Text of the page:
The B.C. election is approaching, and student advocacy groups want students to go out and make their vote count.
The BC Federation of Students (BCFS) works to lobby the government and create better learning and educational opportunities for students in B.C. The organization is made up of 170,000 students ranging across 15 post-secondary institutions.
Tanysha Klassen, the chairperson of the BCFS, was surprised when the election was called. However, she was still able to create the campaign. Because this election is different from previous years’ due to the pandemic, she and her team are focused on campaigning online and directing people to the Take it Over website.
Take it Over allows students to pledge to vote. The website also allows students to choose their top three issues of interest in the election and have a letter sent to their riding candidates and party leaders. Klassen says this provides a communication channel between students, local candidates, and party leaders.
She says “whatever is going to make post-secondary education more affordable and accessible for students is something that [her team is] going to be supportive of regardless of the party.”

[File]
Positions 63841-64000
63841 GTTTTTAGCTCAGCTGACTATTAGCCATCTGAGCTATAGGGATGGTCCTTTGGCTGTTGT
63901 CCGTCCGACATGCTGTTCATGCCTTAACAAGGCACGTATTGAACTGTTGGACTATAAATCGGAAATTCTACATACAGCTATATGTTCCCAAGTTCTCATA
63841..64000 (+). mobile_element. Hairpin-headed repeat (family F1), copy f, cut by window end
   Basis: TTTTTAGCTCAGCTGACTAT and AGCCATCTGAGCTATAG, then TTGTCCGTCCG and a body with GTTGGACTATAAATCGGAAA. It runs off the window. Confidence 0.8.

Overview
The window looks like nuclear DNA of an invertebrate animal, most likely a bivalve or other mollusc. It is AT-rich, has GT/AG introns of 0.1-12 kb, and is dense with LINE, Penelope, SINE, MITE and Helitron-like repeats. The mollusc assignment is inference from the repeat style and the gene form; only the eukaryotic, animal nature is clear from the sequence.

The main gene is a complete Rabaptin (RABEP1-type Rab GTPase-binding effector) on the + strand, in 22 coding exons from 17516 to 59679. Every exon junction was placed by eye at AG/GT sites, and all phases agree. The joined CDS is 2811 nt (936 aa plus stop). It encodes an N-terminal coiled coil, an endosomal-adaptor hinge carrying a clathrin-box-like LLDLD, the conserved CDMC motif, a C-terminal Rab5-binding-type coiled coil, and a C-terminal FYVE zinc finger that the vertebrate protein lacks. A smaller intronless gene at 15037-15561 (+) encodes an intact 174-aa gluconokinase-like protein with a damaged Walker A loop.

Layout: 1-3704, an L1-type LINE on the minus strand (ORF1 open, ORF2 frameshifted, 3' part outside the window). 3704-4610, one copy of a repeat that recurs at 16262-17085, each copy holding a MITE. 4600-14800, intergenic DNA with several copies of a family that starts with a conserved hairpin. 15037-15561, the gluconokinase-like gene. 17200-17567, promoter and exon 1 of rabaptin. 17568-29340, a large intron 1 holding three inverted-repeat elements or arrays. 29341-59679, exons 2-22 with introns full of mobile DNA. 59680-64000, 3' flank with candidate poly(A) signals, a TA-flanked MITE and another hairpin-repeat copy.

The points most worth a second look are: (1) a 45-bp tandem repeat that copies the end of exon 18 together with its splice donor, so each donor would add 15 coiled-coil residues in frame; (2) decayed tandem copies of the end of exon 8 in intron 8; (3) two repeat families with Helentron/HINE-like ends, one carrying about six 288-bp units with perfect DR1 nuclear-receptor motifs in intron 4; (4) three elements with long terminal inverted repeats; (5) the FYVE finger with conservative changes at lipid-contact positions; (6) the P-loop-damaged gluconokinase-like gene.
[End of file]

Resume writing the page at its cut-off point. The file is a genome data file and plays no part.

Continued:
Alliance of BC Students Chairperson Grace Dupasquier says the main concern of the ABCS is ensuring that students can stay safe while getting to the polls.
The BC NDP’s platform promises increased access to the BC access grant for low and middle-income students. The party plans to tweak the definition of low and middle-income students so more students can access the grant.
Dupasquier says she wants the parties to recommit to investing in post-secondary education. She considers education a public service and says its funding should reflect that.
“It’s the best way to bring down tuition costs. It’s the best way to help universities’ staffing — like counselling departments, for example, to help with the mental health crisis on our campuses, to help them fund sexualized violence centres,” she says.
The ABCS is also working on the Take It Over campaign to help students learn about voting.
“There’s this conception that young people are politically apathetic, that we don’t care, that we don’t vote, and … it’s not true at all,” she says.
She cites the BlackLivesMatter movement and climate justice movement as examples of causes led by young people.
“It’s inaccurate to say that young people aren’t politically engaged. We absolutely are and we are planning on showing up,” she says.